On the eve of Mayor Michael Bloomberg’s deadline for the World Trade Center developer and his landlord to settle their dispute over rebuilding the site, a deal appeared elusive. “Conversations continue,” said Dan Weiller, a spokesman for Assembly Speaker Sheldon Silver, whose district includes the lower Manhattan site.Silver, New York Gov. David Paterson and New Jersey Gov. Jon Corzine attended a May 21 meeting with developer Larry Silverstein intended to resolve an impasse over ground zero redevelopment. Bloomberg convened the meeting and announced a Thursday deadline for an agreement.
Asked if there would be a deal to announce Thursday, Bloomberg spokesman Andrew Brent said only, “The parties are continuing to engage in active discussions.”
Silverstein is trying to renegotiate his lease to build office towers to replace the ones that were the destroyed on Sept. 11, 2001.
He’s had difficulty finding financing in the current real estate market and wants the Port Authority of New York and New Jersey, which owns the site, to guarantee as much as $3.2 billion in financing for two of the towers.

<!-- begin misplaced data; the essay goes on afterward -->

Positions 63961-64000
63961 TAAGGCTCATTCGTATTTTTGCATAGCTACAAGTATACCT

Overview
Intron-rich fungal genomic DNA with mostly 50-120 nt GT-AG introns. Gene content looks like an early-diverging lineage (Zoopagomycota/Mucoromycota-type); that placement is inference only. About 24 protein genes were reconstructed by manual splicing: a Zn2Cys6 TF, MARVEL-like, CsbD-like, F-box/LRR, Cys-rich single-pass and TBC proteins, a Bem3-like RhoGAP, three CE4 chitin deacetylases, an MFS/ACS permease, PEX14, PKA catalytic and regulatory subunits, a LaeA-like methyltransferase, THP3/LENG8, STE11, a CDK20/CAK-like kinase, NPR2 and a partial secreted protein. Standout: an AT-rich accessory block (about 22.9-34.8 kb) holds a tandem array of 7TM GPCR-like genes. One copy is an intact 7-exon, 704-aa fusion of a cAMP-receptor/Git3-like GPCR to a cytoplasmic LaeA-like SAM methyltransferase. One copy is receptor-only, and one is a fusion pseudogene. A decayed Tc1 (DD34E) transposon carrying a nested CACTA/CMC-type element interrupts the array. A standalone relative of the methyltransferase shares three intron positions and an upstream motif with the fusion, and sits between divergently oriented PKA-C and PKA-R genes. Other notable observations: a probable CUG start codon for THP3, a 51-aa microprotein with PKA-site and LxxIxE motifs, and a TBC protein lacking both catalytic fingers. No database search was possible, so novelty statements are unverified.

The Port Authority says it will back one tower with about $800 million in return for Silverstein’s investing additional money in building the infrastructure at the 16-acre site, which includes the office towers, a transit hub and a Sept. 11 memorial.
After several weeks of sparring in public, the parties have kept a tight rein on information since the May 21 meeting.
“We’re continuing to negotiate in good faith,” Port Authority spokesman Stephen Sigmund said today, “but funding a speculative second office tower means significantly more public resources, and our position continues to be that the public’s resources are better spent on the public projects first.”
A spokesman for Silverstein had no comment.
Civic leaders said they remain hopeful the parties will make a deal.
Kathryn Wylde, president of the Partnership for New York City, a business group, said elected officials are putting pressure on Silverstein and the Port Authority “to each give something to make this work out.”
“There’s a big question as to if we don’t make a commitment to proceed now does that doom the site to sort of miss the next expansion cycle, which clearly would be unfortunate,” she said.
Robert Yaro, executive director of the New York-based Regional Planning Association, agreed.
“Everyone wants to see the site redeveloped,” he said. “I suspect they’re going to work this out.”